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Why the maternity market is an ideal way for brick-and-mortar stores to bump up sales.
Want to compete against online merchants? Bumping up one’s maternity selection and service might be just the ticket. For starters, the segment is a BIG business and, like any newborn, is only expected to keep growing. In fact, maternity sales have been on quite a growth spurt of late—up nearly 200 percent since 2014, with more than 75 percent focused in clothing and accessories. Current industry estimates peg the category at $2 billion in the U.S., serving more than 6 million pregnant women each year. What’s more, it’s expected to grow to $7 billion by 2023.
What’s fueling this boom? Well, it’s not more babies as fertility rates are projected to continue to decline. Rather, experts point to women waiting longer to start families, which in turn means more disposable income for pregnancy pampering and quality purchases. In addition, women are better informed than ever and want to buy what’s best for their child. Lastly, there’s just so much more stuff to buy.
That’s where one-stop-shopping retailers come in backed by expert service. “Women are already overwhelmed with being pregnant, so it’s our job to make it easy for them to shop all in one place,” says Brenda Cornwell, owner of Mom & Me Boutique in Virginia Beach, VA. In addition to all the necessities, Cornwell’s maternity section includes modern-day indulgences like belly casting as well as product exclusives. “When new or expecting moms walk in, they don’t know about what they haven’t read in a book,” she says. “My staff covers the rest—it takes a fellow mom to explain what’s really going on.”
Emily Kammerer of Laura Belle Boutique in Farmington, MO, agrees, adding that personal experience from knowledgeable sales associates can be more persuasive than tech sheets. With that, Kammerer only stocks products that she or other moms she knows have used. “Anything I carry in my store has been approved by someone I know,” she says. “I won’t buy anything I don’t know works firsthand because moms need to trust us. Personal stories make all the difference.”
Expectant parents can often overwhelm themselves with online research. First-time moms especially have loads to digest when perusing strollers, cribs, bassinets, burp clothes, layette, diaper bags, blankets, breast pumps, baby monitors, etc. It’s a lot to digest! The process can be fraught with confusion and, worse, result in making the wrong choice. Just because it’s online doesn’t mean it’s true. Why not ask a friendly neighborhood retailer?
To ease confusion, Cornwell sets up her displays around newer stock with information about the product. “If Mom doesn’t buy it then, that’s fine, but we still give her information pamphlets so she can learn about it,” she says. “We want her to buy from us, but we also want to educate her about her individual needs.”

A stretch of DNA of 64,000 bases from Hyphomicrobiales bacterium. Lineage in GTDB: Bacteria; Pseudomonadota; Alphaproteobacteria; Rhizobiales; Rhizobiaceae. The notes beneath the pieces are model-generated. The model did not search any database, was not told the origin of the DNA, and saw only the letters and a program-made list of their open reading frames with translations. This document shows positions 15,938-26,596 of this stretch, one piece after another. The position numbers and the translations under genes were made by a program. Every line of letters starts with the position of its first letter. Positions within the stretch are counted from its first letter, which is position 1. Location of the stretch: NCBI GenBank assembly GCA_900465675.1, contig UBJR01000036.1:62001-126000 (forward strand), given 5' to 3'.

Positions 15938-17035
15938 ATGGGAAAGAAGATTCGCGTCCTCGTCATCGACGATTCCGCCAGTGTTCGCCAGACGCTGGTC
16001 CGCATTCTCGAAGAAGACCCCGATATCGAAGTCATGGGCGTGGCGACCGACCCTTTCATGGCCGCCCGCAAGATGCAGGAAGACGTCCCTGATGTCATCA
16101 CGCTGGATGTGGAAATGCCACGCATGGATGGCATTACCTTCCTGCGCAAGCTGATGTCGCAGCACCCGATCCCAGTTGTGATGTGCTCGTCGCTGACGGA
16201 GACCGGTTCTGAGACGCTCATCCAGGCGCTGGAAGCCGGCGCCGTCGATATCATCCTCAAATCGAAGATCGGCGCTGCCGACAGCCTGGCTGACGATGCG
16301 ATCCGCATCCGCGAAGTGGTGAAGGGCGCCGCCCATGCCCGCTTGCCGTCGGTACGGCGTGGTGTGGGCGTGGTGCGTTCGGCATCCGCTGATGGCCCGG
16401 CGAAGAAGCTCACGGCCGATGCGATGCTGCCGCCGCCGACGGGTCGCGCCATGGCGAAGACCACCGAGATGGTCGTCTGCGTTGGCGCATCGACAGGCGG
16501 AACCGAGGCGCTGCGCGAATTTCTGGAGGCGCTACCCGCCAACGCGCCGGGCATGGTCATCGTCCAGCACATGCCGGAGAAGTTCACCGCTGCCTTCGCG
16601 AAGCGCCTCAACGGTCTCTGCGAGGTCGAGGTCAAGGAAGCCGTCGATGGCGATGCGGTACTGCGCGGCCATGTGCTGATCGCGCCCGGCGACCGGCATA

While some moms may prefer to make buying decisions on their own, maternity experts advise retailers to still be forthcoming about what they think works best. First-time moms don’t always know the ins and outs of each point of their pregnancy and sometimes will buy the wrong product at the wrong time. Ken Vuong, owner of Nest Maternity in San Francisco, sees this often with his West Coast moms. “I have no problem telling my customers to come back when they get bigger,” he says. “I’d rather give them an honest answer and have them come back than have them buy something they didn’t need then or ever needed and never come back.”
The same forthright and helpful rule of thumb plays when merchandising maternity items. For example, many retailers agree that clothing for Mom often sells best when clearly marked in its own section. Everything she needs—and doesn’t know she needs—is all there. In addition, it’s wise to sprinkle in select newborn accessories and “mini me” outfits to round out that section. “I make sure to mix some baby products in on the shelves around my maternity section so it encourages cross-buying,” says Kammerer, adding that some mom “must-haves” by the checkout is another good strategy.
Here are some other helpful tips and strategies to max out your maternity sales.
Celebrate the Bump
With the rise of social media and body positivity movements, moms-to-be have become more open with their changing bodies—and the ability to post it all to their friends. Victoria’s Secret Angel Lily Aldridge, for example, flaunted her five-month baby bump in Brandon Maxwell’s Spring ’19 show and Beyonce’s ethereal pregnancy announcement became the most liked Instagram post in 2017.